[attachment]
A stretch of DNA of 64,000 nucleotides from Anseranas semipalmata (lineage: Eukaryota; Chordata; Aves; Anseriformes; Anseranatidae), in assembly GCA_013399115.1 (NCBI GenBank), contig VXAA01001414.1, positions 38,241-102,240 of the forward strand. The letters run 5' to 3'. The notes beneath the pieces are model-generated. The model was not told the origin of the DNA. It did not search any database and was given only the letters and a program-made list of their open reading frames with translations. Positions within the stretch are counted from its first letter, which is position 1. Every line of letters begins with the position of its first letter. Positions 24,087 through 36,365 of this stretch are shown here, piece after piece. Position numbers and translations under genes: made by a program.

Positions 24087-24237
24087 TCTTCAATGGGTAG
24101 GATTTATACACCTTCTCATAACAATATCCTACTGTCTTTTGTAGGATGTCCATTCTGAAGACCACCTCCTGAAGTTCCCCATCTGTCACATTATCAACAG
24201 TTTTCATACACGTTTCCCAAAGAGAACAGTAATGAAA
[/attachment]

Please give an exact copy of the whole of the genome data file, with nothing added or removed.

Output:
A stretch of DNA of 64,000 nucleotides from Anseranas semipalmata (lineage: Eukaryota; Chordata; Aves; Anseriformes; Anseranatidae), in assembly GCA_013399115.1 (NCBI GenBank), contig VXAA01001414.1, positions 38,241-102,240 of the forward strand. The letters run 5' to 3'. The notes beneath the pieces are model-generated. The model was not told the origin of the DNA. It did not search any database and was given only the letters and a program-made list of their open reading frames with translations. Positions within the stretch are counted from its first letter, which is position 1. Every line of letters begins with the position of its first letter. Positions 24,087 through 36,365 of this stretch are shown here, piece after piece. Position numbers and translations under genes: made by a program.

Positions 24087-24237
24087 TCTTCAATGGGTAG
24101 GATTTATACACCTTCTCATAACAATATCCTACTGTCTTTTGTAGGATGTCCATTCTGAAGACCACCTCCTGAAGTTCCCCATCTGTCACATTATCAACAG
24201 TTTTCATACACGTTTCCCAAAGAGAACAGTAATGAAA